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Morning Bell: "We’ve Come to Take Our Government Back"
Posted By Michael Franc On May 19, 2010 @ 8:57 am In Ongoing Priorities | Comments Disabled
Last month the Pew Research Center reported  that only 22% of Americans trusted the government to do the right thing always or most of the time. And that was the good news for incumbents:
Favorable ratings for both major parties, as well as for Congress, have reached record lows while opposition to congressional incumbents, already approaching an all-time high, continues to climb.
Significantly, a majority of Americans (52%) see the members of Congress themselves as the source of their dissatisfaction. Only 38% attribute their frustration to “a broken political system.”
Last night’s election results in Kentucky, Pennsylvania, and Arkansas seem to bear that out:
Seniority on the most powerful congressional committees and endorsements from Washington’s most powerful insiders, including President Obama, were liabilities last night.
So, what explains the outcome in the special House election to replace recently deceased Rep. John Murtha (D-PA)? An aide to Murtha, Mark Critz, handily defeated Republican businessman Tim Burns in a contest many pundits felt would serve as an early barometer of Republican prospects in November. As one political consultant noted last night: “I think us pundits in Washington are going to have to revise our thinking about whether this is a wave election year for Republicans.”
Ron Brownstein, the brainy political expert at National Journal, argues that to regain control of the House, Republicans must prevail in seats such as this one. Districts where there is little racial diversity (i.e., where whites comprise 90% or more of the electorate) and few attended college. Murtha’s seat, Pennsylvania-12, fits this profile to a tee.
Get ready for an outpouring of new analyses spouting a new conventional wisdom, one that dismisses the power of the Tea Party movement, and questions whether 2010 will be a watershed election after all.
But, if Critz’s victory is to serve as some sort of a blueprint for Democrats, it will require some serious triangulation. Critz, after all, campaigned (rhetorically, at least) to the right of most Washington Democrats. “I opposed the health care bill,” he insisted during a debate, and then added for good measure that “I’m pro-life and pro-gun. That’s not liberal.” As with the outcomes in those Senate primaries, Washington’s Democratic establishment cannot draw much solace from this development.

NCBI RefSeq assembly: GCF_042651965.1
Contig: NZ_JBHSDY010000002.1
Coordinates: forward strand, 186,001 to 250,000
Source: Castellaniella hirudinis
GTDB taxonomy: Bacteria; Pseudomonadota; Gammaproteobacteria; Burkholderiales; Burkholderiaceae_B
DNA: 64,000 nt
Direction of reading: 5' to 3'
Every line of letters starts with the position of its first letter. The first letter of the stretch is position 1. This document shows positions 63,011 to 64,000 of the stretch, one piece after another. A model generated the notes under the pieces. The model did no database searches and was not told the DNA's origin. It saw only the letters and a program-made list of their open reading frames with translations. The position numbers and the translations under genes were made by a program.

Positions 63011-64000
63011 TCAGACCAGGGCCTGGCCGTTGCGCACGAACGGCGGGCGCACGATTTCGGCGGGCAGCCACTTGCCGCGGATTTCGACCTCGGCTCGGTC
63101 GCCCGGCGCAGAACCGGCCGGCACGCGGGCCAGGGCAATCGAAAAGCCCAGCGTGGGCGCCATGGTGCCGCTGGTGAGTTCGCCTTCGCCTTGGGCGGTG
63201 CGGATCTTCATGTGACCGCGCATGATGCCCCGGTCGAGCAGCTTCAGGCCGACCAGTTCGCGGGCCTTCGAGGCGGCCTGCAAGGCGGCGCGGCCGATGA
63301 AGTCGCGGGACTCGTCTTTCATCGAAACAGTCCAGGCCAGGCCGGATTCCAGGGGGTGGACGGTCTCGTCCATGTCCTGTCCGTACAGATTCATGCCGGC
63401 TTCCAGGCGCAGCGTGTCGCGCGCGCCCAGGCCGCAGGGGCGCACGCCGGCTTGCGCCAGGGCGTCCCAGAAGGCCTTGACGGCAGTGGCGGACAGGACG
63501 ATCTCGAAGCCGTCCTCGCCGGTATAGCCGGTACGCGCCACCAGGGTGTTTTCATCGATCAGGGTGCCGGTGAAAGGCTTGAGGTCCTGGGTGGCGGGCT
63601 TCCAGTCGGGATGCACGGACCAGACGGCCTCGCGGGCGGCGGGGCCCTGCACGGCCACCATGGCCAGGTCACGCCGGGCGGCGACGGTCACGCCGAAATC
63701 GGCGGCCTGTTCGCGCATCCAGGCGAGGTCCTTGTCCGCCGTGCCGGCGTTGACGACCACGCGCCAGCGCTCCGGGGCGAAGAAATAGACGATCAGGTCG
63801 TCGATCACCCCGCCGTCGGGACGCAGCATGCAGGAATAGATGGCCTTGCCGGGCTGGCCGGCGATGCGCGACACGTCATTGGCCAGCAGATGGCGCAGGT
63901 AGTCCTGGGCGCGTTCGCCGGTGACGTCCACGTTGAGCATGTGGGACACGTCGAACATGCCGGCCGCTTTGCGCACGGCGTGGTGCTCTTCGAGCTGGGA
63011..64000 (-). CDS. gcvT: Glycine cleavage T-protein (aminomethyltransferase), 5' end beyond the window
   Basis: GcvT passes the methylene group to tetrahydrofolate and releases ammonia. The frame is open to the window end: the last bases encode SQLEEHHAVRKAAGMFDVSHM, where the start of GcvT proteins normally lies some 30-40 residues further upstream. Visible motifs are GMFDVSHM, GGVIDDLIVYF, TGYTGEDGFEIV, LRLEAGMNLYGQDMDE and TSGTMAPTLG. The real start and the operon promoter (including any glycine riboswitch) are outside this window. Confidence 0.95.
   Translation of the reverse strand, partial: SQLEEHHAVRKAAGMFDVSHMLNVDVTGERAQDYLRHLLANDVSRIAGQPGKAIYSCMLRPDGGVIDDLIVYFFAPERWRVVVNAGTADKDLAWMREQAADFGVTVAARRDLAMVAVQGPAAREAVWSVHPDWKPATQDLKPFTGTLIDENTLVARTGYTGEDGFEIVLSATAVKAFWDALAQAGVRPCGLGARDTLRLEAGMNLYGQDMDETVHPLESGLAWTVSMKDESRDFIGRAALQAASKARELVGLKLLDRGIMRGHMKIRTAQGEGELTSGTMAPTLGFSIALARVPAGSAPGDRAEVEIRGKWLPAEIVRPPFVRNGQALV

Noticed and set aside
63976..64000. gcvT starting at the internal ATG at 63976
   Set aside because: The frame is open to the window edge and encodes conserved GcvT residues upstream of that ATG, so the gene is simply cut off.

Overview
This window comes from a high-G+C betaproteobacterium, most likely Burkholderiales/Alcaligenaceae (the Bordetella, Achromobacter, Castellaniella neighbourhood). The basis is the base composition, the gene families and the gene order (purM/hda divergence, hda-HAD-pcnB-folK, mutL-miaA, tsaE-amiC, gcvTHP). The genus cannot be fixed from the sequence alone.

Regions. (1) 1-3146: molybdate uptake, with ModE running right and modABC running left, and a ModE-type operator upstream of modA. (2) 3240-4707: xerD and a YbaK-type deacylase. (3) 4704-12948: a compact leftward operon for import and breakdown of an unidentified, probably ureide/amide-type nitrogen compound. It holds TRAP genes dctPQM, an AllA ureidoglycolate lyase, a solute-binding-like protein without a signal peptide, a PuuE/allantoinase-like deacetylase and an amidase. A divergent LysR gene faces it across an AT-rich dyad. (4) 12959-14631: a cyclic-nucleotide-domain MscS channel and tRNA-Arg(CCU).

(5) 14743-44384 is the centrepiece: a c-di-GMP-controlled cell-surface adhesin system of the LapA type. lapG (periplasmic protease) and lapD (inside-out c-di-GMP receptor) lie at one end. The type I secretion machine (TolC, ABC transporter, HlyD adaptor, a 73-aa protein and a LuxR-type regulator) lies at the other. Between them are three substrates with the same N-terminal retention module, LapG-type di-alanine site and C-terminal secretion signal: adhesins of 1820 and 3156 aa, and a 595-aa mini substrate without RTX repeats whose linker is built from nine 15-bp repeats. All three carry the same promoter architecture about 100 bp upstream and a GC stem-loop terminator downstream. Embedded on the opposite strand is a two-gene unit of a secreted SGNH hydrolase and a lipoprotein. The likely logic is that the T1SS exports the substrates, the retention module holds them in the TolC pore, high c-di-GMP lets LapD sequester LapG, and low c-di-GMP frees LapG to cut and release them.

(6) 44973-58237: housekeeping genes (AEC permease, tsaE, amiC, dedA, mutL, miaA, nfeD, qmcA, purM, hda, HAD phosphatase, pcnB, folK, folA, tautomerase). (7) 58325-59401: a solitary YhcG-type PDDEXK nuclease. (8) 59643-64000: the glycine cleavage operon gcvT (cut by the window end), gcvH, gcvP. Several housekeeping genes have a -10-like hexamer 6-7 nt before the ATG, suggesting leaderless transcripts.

There is an overriding lesson for conservatives from last night’s results as well.
Many are prematurely confident that November will be one of those rare “wave” elections that upend the Washington power structure and realign our politics. Maybe. But the early warning signs have been there for everyone to see for awhile now, at least since Sen. Scott Brown’s (R-MA) historic election in January. Savvy liberal political strategists and worried Democratic primary voters, moreover, have had ample time to adapt to the demands of an angry and increasingly conservative electorate. Few Democrats in swing or conservative districts will run as Pelosi or Obama liberals. Instead, expect their rhetoric to morph the populism of Joe Sestak into the conservatism of Mark Critz. As Rand Paul said  last night:
I have a message, a message from the Tea Party. A message that is loud and clear and does not mince words: We’ve come to take our government back.
Article printed from The Foundry: Conservative Policy News Blog from The Heritage Foundation: http://blog.heritage.org
URL to article: http://blog.heritage.org/2010/05/19/morning-bell-we%e2%80%99ve-come-to-take-our-government-back/
URLs in this post:
 Image: http://www.foundry.org/wp-content/uploads/capitol_building100128-.jpg
 reported: http://pewresearch.org/pubs/1569/trust-in-government-distrust-discontent-anger-partisan-rancor
 said: http://www.youtube.com/watch?v=D4lQnxyM0QQ
 $283 billion in deficit spending: http://www.washingtonpost.com/wp-dyn/content/article/2010/05/18/AR2010051805174.html
 Obamacare will cost the state about $1.5 billion through 2022: http://www.washingtonexaminer.com/local/McDonnell-ups-Obama-health-overhaul-cost-to-_1_5-billion-93988944.html
 ore than 300 Texas doctors have stopped seeing Medicare patients in the last two years: http://www.chron.com/disp/story.mpl/metropolitan/7009807.html
 evidence of fraud and abuse at federal Head Start: http://blog.heritage.org http://www.washingtonpost.com/wp-dyn/content/article/2010/05/18/AR2010051803400.html
 Rasmussen Reports: http://www.rasmussenreports.com/public_content/politics/general_politics/may_2010/39_favor_kagan_s_confirmation_to_supreme_court_39_oppose
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